Dr. Jan Theys
Dr. Theys graduated as bio-engineer at the Catholic University of Leuven (KUL). Following the completion of his PhD at the Department of Immunology and Microbiology (Rega Institute, Leuven), he joined Maastricht University and became one of the co-founders of Maastro lab. He has been working as postdoctoral fellow, is staff member at Maastro and was appointed A/Professor at the Faculty of Health, Medicine and Life Sciences of the University of Maastricht. His main research interest centers around the importance of the tumor microenvironment with the goal to implement knowledge into innovative approaches that allow better treatment. Within that context, he leads an international consortium to generate a safe, antibiotic hypersensitive medical-grade armed non-pathogenic Clostridium vector that upon injection as spores, will germinate and thrive in necrotic tumour regions, providing cancer-specific colonisation, a totally natural exquisitely specific phenomenon. Upon concise development of the required technology, we stably “armed” Clostridium with a chemotherapy-activating gene (nitroreductase, NTR). We term this approach Clostridial-directed Enzyme Prodrug Therapy (CDEPT). We have obtained the critical proof-of-principle that the CDEPT paradigm can work and with all the technology required now in place, we aim to establish the clinical value of CDEPT.
Dr. Jeroen de Vrij
After receiving his PhD in 2012 (“Viral capsid modifications to improve oncolytic Adenoviruses”, LUMC, Leiden), Dr. de Vrij continued his research in the Dept. of Neurosurgery, Erasmus MC, with a major focus on the development of oncolytic viruses (OVs) for glioblastoma brain tumors. He has a major focus on the particular subject of using extracellular vesicles/exosomes as theragnostic system: (1) to improve OV therapy by packaging OVs in vesicles, (2) to analyze tumor-secreted vesicles in body fluids as a method for non-invasive monitoring of OV efficacy. Dr. de Vrij’s research ranges from vector construction towards clinical trial-related investigations. Novel OV therapies and diagnostics are tested in patient-derived xenograft mouse models as well as on patient-derived tumor cultures. The cultures rang from classic 2D monolayers to highly complex 3D Avatar models, which strongly mimic the patient’s tumor microenvironment, including presence of immune cells, endothelial cells and extracellular matrix components.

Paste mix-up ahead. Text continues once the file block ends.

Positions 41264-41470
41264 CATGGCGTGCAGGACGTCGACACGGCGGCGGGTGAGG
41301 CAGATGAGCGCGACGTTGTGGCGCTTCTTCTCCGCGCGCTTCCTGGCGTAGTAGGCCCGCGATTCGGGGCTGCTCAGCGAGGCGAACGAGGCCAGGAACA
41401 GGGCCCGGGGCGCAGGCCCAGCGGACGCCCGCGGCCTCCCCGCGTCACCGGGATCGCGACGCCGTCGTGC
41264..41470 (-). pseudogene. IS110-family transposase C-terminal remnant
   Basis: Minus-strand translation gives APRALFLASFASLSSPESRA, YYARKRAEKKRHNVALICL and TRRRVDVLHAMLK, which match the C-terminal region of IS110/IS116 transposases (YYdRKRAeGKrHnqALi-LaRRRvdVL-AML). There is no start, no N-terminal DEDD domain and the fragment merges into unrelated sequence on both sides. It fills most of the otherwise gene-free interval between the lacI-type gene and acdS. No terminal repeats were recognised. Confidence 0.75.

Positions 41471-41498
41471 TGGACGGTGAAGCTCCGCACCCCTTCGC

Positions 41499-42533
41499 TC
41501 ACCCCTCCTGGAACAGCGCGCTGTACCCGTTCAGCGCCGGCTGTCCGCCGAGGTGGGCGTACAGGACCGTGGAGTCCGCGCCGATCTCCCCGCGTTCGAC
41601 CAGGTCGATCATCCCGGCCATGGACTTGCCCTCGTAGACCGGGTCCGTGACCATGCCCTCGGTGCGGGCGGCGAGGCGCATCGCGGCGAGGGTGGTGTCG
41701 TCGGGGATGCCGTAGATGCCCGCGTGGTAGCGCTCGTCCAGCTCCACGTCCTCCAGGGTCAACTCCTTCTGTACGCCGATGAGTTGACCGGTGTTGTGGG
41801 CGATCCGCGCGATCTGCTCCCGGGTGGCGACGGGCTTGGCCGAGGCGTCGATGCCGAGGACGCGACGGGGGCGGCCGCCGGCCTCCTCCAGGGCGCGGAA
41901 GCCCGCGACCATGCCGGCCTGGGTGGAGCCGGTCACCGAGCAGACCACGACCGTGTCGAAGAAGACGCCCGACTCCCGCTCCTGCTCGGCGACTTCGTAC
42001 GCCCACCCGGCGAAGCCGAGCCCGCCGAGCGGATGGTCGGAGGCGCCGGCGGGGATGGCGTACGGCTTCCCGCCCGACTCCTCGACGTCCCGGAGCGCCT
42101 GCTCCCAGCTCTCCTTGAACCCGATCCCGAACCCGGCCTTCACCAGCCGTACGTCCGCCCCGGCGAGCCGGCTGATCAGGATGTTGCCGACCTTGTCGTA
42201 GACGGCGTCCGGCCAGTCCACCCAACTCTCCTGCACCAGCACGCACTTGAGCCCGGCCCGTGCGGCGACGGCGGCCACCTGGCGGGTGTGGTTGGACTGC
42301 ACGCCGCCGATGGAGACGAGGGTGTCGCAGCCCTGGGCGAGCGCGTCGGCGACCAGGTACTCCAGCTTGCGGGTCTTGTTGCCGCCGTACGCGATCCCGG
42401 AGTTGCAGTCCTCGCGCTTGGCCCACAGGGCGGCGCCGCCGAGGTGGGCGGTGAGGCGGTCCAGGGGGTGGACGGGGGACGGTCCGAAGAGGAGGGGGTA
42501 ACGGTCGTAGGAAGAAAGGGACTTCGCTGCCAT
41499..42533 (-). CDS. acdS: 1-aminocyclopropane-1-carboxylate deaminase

Dr. Ingrid de Visser – Kamerling
Dr. Visser-Kamerling obtained her degree in Medical Biology at the University of Leiden, the Netherlands in 1998. From 1999 until 2004 she worked as a clinical scientist at the Centre for Human Drug Research (CHDR), Leiden the Netherlands. In 2003 she obtained her PhD degree with the thesis: “Clinical target validation for a non-peptide motilin receptor antagonist” at the University of Leiden. In 2005 she became a registered clinical pharmacologist. From 2004 until 2007 she worked as policy coordinator at the research department of the Netherlands Heart Foundation. In 2007 CHDR appointed her as interim manager of education. From 2008 onward she holds a position of senior clinical scientist in different research fields, with main focus on gene therapy, viruses and vaccines.
Prof. Gerard Wagemaker
Prof. Wagemaker is emeritus professor of Hematology at Erasmus University Rotterdam, was trained in medicine, and in radiation, transplantation and stem cell biology. His research currently focuses on stem cell gene therapy for inherited rare disorders. He has a long record as coordinator of European collaborative projects, from 1988-2004 EURATOM’s radiation protection projects, including the health effects of the Chernobyl accident, from 2002-2010 the projects on stem cell gene therapy for inherited diseases and till 2016 participant in these projects. From 2007-2008 and 2011-2012 Visiting Professor at the Weizmann Institute, Israel, and currently at the stem cell transplant centers of Pavlov Medical University, St. Petersburg, Russia, and the Children’s Hospital of Hacettepe Medical University, Ankara, which is the Turkish referral hospital for rare diseases. Prof. Wagemaker has been a member of the European Union Committee of Experts on Rare Diseases, received at the St. Petersburg University a doctorate honoris causa and from the Indian ISGCT its Genome Award.